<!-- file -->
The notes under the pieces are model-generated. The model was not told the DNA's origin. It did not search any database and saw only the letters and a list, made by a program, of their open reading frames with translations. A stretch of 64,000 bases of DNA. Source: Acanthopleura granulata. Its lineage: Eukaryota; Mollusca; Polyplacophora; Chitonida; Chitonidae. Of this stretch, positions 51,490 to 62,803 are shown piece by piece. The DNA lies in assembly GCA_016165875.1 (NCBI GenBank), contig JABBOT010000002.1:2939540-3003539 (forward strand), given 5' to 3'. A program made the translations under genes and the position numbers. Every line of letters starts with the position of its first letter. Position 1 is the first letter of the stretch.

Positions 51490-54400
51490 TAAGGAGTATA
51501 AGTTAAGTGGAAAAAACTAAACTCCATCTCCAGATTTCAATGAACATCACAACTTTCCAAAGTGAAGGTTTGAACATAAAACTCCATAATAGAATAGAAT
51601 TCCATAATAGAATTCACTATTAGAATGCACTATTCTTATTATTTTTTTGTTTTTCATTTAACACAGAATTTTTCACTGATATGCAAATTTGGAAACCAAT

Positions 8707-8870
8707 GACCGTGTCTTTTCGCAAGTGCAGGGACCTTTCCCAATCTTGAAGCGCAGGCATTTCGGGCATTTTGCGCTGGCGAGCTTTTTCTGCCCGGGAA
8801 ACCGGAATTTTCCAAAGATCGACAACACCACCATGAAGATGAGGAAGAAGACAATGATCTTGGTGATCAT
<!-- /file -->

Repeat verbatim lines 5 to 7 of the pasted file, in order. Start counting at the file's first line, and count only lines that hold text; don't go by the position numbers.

51601 TCCATAATAGAATTCACTATTAGAATGCACTATTCTTATTATTTTTTTGTTTTTCATTTAACACAGAATTTTTCACTGATATGCAAATTTGGAAACCAAT

Positions 8707-8870
8707 GACCGTGTCTTTTCGCAAGTGCAGGGACCTTTCCCAATCTTGAAGCGCAGGCATTTCGGGCATTTTGCGCTGGCGAGCTTTTTCTGCCCGGGAA